This is the last “First Day of School” picture I will probably ever take. It was taken one year ago when Hollis was still alive and we had a relatively “normal” life. The past couple days I could not bring myself to look at all the happy first day of school pictures on Facebook. I decided I wouldn’t surf the social media page like I usually do throughout the day. It was just too much to bear seeing all of Hollis’s friends going on with their lives without him. Not that it is their fault and I hope they had amazing first days, but I am just not in a place to see it. Sunday as I sat in church I could barely hold back the tears just feeling disappointed in the outcome of our life. I still had so much hope for my future just one year ago, but so much can change in the blink of an eye.
The past 7 months have flown by without Hollis and it still seems surreal that he is gone. At times the waves of loss seem overwhelmingly real and the pain so raw I can barely breathe. Other times it feels like a dream and maybe he never really existed. I look at his pictures and try to remember what he was like in real life. I still can’t believe we really went through all of this and are able to talk about it. I thought for sure I was going to go completely crazy when he died and not be able to function at all. Sometimes I feel like a traitor to him that I didn’t do that. All of these thoughts, and so many more, run through my head throughout the day and sometimes all at once. It’s a miracle I can ever focus on anything and get work done when this hurricane of thoughts is roaring through my head constantly.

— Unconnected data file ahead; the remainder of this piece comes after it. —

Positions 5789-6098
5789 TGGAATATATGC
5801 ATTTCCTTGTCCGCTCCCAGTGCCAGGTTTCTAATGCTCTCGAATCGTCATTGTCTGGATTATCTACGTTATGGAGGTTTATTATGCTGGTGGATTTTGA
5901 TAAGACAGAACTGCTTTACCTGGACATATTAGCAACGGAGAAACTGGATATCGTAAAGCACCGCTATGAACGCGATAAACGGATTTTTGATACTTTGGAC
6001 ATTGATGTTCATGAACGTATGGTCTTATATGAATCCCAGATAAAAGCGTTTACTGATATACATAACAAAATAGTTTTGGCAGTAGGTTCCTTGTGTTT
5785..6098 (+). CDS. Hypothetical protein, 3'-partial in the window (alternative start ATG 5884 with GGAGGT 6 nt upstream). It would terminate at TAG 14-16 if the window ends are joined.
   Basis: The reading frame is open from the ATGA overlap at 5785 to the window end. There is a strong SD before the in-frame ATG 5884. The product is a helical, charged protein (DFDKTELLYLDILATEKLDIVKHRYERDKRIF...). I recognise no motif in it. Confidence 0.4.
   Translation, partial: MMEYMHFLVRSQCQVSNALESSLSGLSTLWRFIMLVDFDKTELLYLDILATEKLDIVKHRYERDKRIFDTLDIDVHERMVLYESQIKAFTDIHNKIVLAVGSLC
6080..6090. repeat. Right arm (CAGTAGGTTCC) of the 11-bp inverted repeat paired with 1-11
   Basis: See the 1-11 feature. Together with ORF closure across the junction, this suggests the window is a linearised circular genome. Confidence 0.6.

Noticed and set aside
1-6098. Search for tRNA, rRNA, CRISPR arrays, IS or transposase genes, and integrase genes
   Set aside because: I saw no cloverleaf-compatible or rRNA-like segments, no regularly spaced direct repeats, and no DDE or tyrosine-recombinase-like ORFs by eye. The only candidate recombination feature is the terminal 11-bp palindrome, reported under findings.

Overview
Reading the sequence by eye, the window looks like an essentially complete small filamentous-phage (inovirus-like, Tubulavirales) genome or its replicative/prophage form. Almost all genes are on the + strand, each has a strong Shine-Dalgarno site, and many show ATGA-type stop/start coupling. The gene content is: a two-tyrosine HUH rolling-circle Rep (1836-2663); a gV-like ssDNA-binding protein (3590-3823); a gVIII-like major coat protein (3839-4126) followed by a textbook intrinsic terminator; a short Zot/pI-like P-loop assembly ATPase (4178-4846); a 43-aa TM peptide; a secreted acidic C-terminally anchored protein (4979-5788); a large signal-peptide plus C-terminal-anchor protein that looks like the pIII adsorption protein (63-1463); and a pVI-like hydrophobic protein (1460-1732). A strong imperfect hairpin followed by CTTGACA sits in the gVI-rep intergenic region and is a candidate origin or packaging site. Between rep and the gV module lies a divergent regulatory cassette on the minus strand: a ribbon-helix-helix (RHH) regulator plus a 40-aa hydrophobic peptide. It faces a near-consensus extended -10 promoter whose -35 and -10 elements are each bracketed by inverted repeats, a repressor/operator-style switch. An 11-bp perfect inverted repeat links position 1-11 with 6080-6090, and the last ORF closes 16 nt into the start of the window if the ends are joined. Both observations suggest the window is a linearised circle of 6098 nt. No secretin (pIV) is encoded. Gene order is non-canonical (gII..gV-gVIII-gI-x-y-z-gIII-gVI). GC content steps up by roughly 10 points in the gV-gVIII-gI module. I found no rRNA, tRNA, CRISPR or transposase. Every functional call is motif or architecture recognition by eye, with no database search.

So, yesterday instead of dressing Hollis up in new back to school clothes and walking him to his class, we had a meeting with an amazing team of researchers at TGen (Translational Genomics Research Institute). Although there have been delays in the research they are doing on Hollis’s tumor, they are still working diligently to discover how the immunotherapy treatment he received worked. Since he died so very quickly we did not have a chance to fully discuss the tissue donation with the pathologist at Phoenix Children’s Hospital. With a limited turnaround time for tissue removal, everyone worked as quick as possible to get it extracted. Later, the researchers at TGen discovered there may not have been non tumor tissue removed for comparison. This was horribly upsetting to us to think the last promise we made to Hollis may have been compromised. However, after further hard work by the researchers, they were able to find viable healthy tissue and the research continued.
Words like liquid biopsy, proteogenomics, phosphoproteomic, and transcriptomics were discussed and we pretended like we knew what they were saying. The wheels of progress in the research world move at their own pace and take time. However, we are still committed to working with this amazing team and moving the needle in ground breaking research and treatment for DIPG. Our promise to Hollis and them was to help fund a promising DIPG trial. While the pieces are starting to fall into place, we probably won’t have specifics until the end of the year. We continue to raise the money so it will be available when needed. Almost every day we hear of another person killed by DIPG, so we can’t give up but push forward for progress.